B.C. Green Party leader Andrew Weaver has written an op-ed in the Vancouver Sun, detailing why he plans to reintroduce ride-sharing legislation in the province this fall.
Weaver says the “Government cannot stick its head in the sand and hope the effects of these technological shifts sort themselves out,” but instead proposes a “proactive, responsive approach that considers the wide ranging impacts of these changes, and a government that crafts innovative policies that will ensure British Columbia stays on the cutting edge of technological adoption.”
So this October, Weaver will re-introduce a ride-sharing bill in the legislature he first put to the floor in 2016.
The Green Party leader notes Vancouver is the largest city in North American without riding sharing, after Uber’s attempts to setup shop in 2012 were shut down. Weaver wants ride sharing companies like Uber and Lyft so that “B.C. business remains competitive,” and safety of riders is “assured,” versus unregulated ride-sharing companies operating “under the radar.”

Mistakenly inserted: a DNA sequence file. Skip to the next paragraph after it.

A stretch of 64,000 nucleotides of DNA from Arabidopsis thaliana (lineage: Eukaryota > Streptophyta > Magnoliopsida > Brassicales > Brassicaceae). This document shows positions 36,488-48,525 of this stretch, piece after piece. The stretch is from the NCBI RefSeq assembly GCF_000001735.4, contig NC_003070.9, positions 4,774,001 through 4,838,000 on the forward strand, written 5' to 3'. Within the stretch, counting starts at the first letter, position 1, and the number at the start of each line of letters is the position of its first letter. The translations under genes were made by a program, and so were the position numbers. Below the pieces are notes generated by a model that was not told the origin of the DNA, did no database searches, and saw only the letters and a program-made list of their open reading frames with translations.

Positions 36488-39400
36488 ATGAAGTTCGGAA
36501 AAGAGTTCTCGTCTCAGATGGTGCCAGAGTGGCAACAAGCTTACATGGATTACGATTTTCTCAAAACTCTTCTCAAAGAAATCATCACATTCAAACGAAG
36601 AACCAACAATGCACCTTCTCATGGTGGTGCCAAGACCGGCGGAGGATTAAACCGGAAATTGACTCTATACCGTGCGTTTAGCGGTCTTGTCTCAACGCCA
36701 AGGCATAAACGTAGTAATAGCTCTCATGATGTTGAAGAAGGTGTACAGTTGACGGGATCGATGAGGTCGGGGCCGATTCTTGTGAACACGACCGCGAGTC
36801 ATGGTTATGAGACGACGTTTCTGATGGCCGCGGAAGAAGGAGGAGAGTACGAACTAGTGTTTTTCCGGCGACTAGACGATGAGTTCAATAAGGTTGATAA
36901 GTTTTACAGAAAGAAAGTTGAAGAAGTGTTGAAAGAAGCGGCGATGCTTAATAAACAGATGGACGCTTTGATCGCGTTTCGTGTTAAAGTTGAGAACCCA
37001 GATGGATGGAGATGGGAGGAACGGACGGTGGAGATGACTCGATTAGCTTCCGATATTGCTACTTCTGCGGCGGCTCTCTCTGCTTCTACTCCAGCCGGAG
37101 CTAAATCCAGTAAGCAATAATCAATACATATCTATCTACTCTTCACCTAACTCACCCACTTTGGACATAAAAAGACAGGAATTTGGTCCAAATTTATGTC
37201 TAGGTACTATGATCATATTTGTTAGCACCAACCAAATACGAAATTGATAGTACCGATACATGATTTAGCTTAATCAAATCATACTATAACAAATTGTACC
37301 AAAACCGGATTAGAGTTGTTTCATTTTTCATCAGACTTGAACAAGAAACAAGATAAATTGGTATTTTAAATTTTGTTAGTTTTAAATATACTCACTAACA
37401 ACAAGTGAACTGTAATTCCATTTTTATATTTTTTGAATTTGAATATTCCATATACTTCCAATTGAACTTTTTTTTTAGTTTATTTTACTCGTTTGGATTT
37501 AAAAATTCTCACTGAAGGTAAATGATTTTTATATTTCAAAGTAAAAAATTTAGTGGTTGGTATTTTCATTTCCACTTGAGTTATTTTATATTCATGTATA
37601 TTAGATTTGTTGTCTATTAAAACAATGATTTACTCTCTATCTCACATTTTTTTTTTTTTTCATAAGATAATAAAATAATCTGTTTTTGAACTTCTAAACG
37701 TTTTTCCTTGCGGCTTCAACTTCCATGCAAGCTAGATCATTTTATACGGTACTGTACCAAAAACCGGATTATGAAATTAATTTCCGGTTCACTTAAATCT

Weaver continues to write:
I invite my colleagues from both the B.C. NDP and B.C. Liberal caucuses to discuss my ride-sharing enabling act and propose their ideas for this legislation in advance of its introduction in October.
We all want to see B.C. be a leader in the emerging economy, but we can’t get there if we continue to stick our heads in the sand when it comes to adopting new technology.
The NDP and B.C. Greens came together in May to oust the Liberal government, with their power sharing agreement noting ride sharing would come to the province, as long as taxis and ride hailing businesses had a level playing field.
The lack of Uber in Vancouver has been blamed by critics on the city’s powerful taxi lobby, which had frequently attended fundraisers for former Liberal Party leader and Premier, Christy Clark.